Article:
On the reading side, Flink now can read Hive regular tables, partitioned tables, and views. Lots of optimization techniques are developed around reading, including partition pruning and projection pushdown to transport less data from file storage, limit pushdown for faster experiment and exploration, and vectorized reader for ORC files.
On the writing side, Flink 1.10 introduces “INSERT INTO” and “INSERT OVERWRITE” to its syntax, and can write to not only Hive’s regular tables, but also partitioned tables with either static or dynamic partitions.
Your engine should be able to handle all common types of file formats to give you the freedom of choosing one over another in order to fit your business needs. It’s no exception for Flink. We have tested the following table storage formats: text, csv, SequenceFile, ORC, and Parquet.
More Data Types
In Flink 1.10, we added support for a few more frequently-used Hive data types that were not covered by Flink 1.9. Flink users now should have a full, smooth experience to query and manipulate Hive data from Flink.
Integration between any two systems is a never-ending story.
We are constantly improving Flink itself and the Flink-Hive integration also gets improved by collecting user feedback and working with folks in this vibrant community.
After careful consideration and prioritization of the feedback we received, we have prioritize many of the below requests for the next Flink release of 1.11.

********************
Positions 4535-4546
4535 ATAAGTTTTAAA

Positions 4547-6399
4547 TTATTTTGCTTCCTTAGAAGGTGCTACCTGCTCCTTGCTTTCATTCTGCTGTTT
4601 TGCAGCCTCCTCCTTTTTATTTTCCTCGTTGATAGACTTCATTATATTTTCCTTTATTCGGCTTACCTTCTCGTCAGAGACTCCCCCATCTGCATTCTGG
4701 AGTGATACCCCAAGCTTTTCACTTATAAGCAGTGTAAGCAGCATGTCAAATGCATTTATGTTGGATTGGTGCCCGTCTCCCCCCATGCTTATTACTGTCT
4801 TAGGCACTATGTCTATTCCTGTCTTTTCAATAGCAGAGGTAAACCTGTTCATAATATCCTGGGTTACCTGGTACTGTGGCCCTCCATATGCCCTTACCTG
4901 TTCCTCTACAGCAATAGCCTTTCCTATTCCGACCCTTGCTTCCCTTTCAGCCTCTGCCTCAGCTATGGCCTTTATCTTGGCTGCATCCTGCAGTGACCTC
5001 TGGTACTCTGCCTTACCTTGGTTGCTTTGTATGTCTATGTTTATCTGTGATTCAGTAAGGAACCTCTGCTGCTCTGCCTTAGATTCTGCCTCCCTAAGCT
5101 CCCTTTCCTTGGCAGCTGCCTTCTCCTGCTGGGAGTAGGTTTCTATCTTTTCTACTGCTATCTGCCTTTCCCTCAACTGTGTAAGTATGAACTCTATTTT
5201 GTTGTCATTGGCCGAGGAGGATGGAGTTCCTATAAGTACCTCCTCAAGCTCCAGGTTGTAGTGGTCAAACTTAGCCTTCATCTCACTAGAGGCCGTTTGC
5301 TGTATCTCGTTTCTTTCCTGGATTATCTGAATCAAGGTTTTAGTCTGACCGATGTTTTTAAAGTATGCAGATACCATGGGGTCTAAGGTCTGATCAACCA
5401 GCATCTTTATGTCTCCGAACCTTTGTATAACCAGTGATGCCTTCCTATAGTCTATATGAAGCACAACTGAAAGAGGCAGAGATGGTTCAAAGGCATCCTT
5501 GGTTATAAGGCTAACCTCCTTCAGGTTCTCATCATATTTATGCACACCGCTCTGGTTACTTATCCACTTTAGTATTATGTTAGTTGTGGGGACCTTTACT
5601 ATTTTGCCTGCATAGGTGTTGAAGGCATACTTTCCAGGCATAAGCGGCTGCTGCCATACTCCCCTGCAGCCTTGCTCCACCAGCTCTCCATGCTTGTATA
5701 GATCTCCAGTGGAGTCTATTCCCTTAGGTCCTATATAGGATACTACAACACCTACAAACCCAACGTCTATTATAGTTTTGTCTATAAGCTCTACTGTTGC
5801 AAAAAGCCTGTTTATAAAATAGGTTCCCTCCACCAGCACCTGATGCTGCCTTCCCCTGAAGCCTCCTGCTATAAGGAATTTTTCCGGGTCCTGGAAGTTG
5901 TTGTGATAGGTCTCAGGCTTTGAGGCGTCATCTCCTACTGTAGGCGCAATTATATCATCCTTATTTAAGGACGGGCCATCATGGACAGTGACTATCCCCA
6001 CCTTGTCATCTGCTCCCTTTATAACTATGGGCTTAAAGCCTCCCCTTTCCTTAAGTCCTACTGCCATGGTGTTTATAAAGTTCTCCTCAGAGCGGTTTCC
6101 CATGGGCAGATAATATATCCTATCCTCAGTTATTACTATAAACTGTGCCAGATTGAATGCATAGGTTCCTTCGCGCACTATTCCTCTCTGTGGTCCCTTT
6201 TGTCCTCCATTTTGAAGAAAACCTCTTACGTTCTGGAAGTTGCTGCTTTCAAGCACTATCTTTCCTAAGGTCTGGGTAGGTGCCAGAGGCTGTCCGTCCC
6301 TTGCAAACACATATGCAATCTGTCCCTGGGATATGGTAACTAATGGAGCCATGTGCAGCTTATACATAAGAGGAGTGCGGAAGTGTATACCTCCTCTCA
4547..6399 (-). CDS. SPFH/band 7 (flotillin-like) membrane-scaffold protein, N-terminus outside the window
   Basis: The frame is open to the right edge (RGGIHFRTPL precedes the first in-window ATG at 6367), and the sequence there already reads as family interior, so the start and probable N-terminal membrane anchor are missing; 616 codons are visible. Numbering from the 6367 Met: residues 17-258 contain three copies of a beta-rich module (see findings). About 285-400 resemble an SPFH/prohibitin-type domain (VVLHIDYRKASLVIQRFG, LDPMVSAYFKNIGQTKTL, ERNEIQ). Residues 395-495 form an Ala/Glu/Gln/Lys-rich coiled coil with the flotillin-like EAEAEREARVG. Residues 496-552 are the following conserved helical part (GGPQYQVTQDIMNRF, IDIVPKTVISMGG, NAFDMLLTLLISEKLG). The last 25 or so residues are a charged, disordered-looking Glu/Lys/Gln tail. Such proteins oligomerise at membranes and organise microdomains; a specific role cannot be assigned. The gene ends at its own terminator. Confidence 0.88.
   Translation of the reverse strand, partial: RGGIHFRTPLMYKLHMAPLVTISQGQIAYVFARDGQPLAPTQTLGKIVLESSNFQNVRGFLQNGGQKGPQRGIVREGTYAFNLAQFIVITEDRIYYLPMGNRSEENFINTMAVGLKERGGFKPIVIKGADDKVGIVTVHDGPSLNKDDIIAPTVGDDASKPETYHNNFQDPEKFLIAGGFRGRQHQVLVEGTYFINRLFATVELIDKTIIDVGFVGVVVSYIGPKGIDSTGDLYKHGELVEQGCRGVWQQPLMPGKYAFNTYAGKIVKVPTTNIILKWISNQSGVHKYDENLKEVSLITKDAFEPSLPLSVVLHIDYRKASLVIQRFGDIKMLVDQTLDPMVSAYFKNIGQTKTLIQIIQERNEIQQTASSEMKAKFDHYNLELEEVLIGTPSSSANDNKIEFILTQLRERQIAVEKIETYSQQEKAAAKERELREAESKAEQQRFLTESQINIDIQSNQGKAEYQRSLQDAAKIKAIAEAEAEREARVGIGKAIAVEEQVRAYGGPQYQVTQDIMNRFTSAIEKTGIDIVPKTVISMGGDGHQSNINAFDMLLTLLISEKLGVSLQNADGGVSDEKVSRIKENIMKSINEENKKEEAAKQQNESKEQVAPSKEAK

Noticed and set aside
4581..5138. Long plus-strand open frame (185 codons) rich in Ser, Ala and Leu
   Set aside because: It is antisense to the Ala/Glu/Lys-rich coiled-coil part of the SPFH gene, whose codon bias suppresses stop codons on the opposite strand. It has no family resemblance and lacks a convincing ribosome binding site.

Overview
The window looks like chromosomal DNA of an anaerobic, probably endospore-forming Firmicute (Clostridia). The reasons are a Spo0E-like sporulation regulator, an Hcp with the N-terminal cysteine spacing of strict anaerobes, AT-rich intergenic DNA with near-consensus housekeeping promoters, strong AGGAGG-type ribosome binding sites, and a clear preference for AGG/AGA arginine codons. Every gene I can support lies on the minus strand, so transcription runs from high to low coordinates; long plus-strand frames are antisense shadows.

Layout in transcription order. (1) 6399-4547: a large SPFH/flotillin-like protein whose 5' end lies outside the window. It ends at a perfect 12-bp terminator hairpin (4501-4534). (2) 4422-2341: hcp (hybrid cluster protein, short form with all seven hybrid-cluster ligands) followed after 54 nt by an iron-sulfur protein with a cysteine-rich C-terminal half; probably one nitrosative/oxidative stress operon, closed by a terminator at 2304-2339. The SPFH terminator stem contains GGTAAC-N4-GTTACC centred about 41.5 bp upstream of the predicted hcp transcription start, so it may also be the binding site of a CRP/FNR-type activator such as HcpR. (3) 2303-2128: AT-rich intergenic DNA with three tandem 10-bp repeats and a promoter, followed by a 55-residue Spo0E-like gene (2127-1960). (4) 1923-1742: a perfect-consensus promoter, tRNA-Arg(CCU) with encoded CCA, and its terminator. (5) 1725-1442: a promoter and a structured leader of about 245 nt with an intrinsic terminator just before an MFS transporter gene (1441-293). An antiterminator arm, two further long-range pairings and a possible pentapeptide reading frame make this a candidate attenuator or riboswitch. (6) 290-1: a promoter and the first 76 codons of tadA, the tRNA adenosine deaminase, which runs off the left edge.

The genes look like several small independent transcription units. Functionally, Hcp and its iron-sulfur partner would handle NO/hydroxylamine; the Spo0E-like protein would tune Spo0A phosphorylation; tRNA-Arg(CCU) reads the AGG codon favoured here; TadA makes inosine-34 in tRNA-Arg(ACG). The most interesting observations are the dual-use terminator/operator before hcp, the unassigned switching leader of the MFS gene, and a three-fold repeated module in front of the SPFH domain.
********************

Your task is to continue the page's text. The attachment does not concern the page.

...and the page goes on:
- Hive streaming sink so that Flink can stream data into Hive tables, bringing a real streaming experience to Hive
- Native Parquet reader for better performance
- Additional interoperability - support creating Hive tables, views, functions in Flink
- Better out-of-box experience with built-in dependencies, including documentations
- JDBC driver so that users can reuse their existing toolings to run SQL jobs on Flink
- Hive syntax and semantic compatible mode
If you have more feature requests or discover bugs, please reach out to the community through mailing list and JIRAs.
Data warehousing is shifting to a more real-time fashion, and Apache Flink can make a difference for your organization in this space.
Flink 1.10 brings production-ready Hive integration and empowers users to achieve more in both metadata management and unified/batch data processing.
We encourage all our users to get their hands on Flink 1.10. You are very welcome to join the community in development, discussions, and all other kinds of collaborations in this topic.